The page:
CONSOLIDATED REPORT OF THE CA

In the Consolidated Report[85] dated June 11, 2013, Investigating Justice Renato C. Francisco (Justice Francisco) found sufficient evidence to hold Judge Flores administratively liable for ignorance of the law, gross misconduct and undue delay in rendering decisions and orders.

According to Justice Francisco, the "undisputed Investigation Report of the OCA" shows an alarming number of pending cases, as well as decided cases, where the actual residence of the parties are apparently not within the territorial jurisdiction of the courts presided by Judge Flores but these were disregarded, in violation of Section 4 of A.M. No. 02-11-10-SC, as amended. Moreover, Justice Francisco opined that in the petitions where "c/o" (care of) addresses were utilized, Judge Flores should have, at least, required the concerned parties to show cause why their respective petitions should not be dismissed, consistent with Re: Report on the Judicial Audit Conducted in the RTC, Branch 60, Barili, Cebu.[86] There were also several instances when the public prosecutor recommended the dismissal of the cases on ground of improper venue but Judge Flores simply stated that the prosecutor's role in these cases is merely to determine if collusion exists between the parties, or if evidence is being suppressed.[87]

Judge Flores' acts also cast suspicion of personal interest in the cases before his court. Specifically, in the cases for declaration of nullity of marriage, Judge Flores rendered judgment in record time despite the heavy case load he was claiming. Such suspicion was validated by Atty. Saligan-Basalo, Dayak and Quijano who were all credible witnesses. Justice Francisco concluded that the special interest shown by Judge Flores in these cases constitutes gross misconduct, which was aggravated by the fact that it resulted in the pendency of incidents in other cases and prejudiced the affected parties. Moreover, these serious imputations were merely denied by Judge Flores sans evidence and he failed to show any ill motive on the part of the witnesses. Thus, Justice Francisco recommended that Judge Flores should be held liable for gross ignorance of the law and gross misconduct, and, citing Re: Complaint of Dr. Virata against Judge Supnet,[88] concurred with the recommendation of the OCA team that the penalty of dismissal should be imposed.[89]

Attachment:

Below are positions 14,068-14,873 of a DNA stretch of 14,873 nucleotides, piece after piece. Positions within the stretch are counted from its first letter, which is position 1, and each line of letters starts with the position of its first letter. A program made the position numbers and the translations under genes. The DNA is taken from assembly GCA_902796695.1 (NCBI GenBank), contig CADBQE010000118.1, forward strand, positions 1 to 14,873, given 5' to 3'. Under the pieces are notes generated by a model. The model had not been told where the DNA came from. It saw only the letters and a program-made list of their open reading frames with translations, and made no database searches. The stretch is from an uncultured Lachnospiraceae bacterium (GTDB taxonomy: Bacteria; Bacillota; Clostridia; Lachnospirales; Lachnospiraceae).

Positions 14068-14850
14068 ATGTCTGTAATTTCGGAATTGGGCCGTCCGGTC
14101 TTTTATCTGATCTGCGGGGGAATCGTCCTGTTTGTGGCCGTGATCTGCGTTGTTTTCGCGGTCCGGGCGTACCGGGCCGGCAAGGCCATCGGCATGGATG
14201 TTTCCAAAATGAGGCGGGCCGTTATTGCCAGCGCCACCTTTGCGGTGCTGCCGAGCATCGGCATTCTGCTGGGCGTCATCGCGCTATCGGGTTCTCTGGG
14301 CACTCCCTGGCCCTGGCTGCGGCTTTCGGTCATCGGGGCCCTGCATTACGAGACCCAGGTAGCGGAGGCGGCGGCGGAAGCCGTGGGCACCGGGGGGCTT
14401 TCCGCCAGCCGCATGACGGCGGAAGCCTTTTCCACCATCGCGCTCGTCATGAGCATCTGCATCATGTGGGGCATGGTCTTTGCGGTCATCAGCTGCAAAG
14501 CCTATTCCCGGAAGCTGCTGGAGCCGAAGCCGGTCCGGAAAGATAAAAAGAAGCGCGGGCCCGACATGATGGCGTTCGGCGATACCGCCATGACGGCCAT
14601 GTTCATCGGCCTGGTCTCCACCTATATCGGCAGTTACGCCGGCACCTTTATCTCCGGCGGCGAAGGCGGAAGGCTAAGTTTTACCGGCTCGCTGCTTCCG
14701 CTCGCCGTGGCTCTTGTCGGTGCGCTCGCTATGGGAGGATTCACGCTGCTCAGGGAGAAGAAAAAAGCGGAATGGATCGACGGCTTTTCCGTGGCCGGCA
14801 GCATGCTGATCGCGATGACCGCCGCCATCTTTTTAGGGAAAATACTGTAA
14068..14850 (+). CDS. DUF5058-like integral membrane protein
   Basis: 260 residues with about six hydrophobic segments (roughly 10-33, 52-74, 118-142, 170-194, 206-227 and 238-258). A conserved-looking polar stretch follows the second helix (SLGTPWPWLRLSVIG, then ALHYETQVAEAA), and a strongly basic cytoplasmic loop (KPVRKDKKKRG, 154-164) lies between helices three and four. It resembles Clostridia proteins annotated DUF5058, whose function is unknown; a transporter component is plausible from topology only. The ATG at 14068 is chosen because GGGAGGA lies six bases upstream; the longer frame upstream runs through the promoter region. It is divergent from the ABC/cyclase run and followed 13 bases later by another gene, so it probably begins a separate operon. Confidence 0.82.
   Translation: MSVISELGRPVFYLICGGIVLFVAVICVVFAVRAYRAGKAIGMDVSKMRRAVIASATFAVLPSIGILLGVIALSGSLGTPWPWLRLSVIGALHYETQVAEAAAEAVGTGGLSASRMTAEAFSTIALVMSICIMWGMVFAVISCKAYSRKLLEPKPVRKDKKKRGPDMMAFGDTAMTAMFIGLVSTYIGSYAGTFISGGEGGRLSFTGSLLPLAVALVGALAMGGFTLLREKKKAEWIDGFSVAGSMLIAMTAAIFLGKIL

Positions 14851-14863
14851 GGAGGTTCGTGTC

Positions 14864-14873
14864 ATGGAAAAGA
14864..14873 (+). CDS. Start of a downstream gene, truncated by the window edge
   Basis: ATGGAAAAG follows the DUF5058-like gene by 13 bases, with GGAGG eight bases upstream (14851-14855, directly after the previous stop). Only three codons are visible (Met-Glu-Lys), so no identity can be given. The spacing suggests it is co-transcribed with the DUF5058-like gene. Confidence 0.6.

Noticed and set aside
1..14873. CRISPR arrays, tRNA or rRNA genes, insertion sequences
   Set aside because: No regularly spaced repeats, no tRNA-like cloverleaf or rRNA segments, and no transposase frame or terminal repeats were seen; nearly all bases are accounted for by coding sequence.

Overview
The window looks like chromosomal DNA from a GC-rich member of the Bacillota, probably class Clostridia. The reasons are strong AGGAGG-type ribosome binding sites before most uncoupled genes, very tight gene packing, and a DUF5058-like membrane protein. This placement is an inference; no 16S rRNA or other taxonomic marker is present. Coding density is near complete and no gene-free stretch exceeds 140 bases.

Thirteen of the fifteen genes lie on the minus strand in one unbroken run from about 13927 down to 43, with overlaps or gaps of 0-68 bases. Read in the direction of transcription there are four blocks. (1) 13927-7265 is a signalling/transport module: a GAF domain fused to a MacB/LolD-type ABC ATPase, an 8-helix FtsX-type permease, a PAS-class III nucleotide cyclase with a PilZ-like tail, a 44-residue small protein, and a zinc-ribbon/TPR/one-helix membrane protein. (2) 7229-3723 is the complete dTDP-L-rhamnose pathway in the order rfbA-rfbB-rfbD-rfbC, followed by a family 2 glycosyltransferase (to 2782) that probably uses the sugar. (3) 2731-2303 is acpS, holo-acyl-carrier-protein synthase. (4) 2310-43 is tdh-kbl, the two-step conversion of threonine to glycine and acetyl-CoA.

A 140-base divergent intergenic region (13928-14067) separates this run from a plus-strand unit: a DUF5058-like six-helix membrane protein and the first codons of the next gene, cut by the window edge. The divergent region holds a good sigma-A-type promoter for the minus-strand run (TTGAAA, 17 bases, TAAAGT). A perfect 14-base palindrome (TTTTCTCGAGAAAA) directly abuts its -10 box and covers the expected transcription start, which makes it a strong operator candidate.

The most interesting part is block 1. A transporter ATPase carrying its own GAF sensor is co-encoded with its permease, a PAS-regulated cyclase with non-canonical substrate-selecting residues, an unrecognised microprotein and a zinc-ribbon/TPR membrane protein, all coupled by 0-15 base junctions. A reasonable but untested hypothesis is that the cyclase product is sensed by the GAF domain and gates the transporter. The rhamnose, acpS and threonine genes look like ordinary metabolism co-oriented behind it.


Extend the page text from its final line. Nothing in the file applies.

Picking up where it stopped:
As regards the allegation that Judge Flores unduly delayed the resolution of pending incidents in other cases, he admitted that there was indeed delay due to the heavy caseload of the courts he was handling. Finding that Judge Flores did not even ask the Court for an extension of time to resolve the said incidents, Justice Francisco agreed with the OCA team that Judge Flores should be held liable for said infraction.[90]

Accordingly, Justice Francisco recommended that:
1. Respondent Judge Alan Flores be held GUILTY of gross misconduct and gross ignorance of the law, and be DISMISSED from service with forfeiture of retirement benefits, except accrued leave credits, with prejudice to reemployment in any branch of the government nor any of its agencies or instrumentalities, including government-owned and controlled corporations;

2. For undue delay in rendering orders, respondent Judge Alan Flores be FINED in the amount of P20,000[.00]; and

3. The charge of usurpation of the judge's function against Atty. Bernardino Bering (raised by the OCA in its memorandum) be REFERRED to the Office of the Bar Confidant for appropriate action.[91]
Ruling of the Court

The Court concurs with the findings and recommendation of the CA and the OCA.

Gross Ignorance of the Law and Gross Misconduct

When a law or a rule is basic, a judge owes it to his office to simply apply the law. "Anything less is gross ignorance of the law."[92]

In petitions for declaration of nullity of void marriages, the applicable rule is A.M. No. 02-11-10-SC, as amended. In particular, Section 4 categorically states the venue where a petition shall be filed, to wit:
SEC. 4. Venue. — The petition shall be filed in the Family Court of the province or city where the petitioner or the respondent has been residing for at least six months prior to the date of the filling, or in case of a non-resident respondent, where he may be found in the Philippines, at the election of the petitioner, x x x. (Emphasis ours)